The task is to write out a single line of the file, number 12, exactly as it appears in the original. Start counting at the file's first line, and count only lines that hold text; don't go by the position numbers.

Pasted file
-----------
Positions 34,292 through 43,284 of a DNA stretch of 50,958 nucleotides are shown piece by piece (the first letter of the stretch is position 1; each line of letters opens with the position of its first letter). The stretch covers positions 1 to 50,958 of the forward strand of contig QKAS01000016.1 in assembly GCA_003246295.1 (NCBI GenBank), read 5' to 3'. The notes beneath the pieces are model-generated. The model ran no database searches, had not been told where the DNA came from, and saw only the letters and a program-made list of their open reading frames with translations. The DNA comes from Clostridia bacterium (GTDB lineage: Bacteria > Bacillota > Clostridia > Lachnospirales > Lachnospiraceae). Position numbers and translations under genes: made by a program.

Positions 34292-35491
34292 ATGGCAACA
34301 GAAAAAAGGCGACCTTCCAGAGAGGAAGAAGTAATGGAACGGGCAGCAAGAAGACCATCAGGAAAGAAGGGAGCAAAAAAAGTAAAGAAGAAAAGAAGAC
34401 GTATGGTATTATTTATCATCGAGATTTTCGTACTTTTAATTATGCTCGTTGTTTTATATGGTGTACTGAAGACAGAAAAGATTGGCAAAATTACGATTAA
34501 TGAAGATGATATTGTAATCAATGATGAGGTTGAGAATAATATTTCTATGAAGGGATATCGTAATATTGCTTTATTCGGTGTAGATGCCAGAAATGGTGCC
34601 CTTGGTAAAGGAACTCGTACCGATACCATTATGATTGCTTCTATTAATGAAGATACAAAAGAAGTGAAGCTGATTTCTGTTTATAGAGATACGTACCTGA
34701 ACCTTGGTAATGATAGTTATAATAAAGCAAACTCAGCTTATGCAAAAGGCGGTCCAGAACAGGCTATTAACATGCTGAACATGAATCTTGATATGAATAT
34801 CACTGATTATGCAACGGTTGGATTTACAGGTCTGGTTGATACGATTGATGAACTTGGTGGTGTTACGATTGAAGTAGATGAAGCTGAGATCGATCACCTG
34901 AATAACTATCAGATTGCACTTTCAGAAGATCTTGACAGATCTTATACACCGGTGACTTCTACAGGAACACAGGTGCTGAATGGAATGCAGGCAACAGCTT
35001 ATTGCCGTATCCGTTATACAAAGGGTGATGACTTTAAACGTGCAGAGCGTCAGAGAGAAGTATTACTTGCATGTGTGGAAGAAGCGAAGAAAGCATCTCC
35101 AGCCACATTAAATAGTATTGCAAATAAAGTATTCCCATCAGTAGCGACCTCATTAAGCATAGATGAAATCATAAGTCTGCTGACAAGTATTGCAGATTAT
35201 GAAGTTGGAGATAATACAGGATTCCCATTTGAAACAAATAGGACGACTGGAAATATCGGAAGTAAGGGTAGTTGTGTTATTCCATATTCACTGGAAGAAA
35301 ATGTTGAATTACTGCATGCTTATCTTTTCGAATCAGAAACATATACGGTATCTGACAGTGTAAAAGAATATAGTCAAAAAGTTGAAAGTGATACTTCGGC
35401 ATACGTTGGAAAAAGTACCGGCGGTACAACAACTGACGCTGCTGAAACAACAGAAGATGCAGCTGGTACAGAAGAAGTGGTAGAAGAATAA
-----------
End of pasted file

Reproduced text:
35101 AGCCACATTAAATAGTATTGCAAATAAAGTATTCCCATCAGTAGCGACCTCATTAAGCATAGATGAAATCATAAGTCTGCTGACAAGTATTGCAGATTAT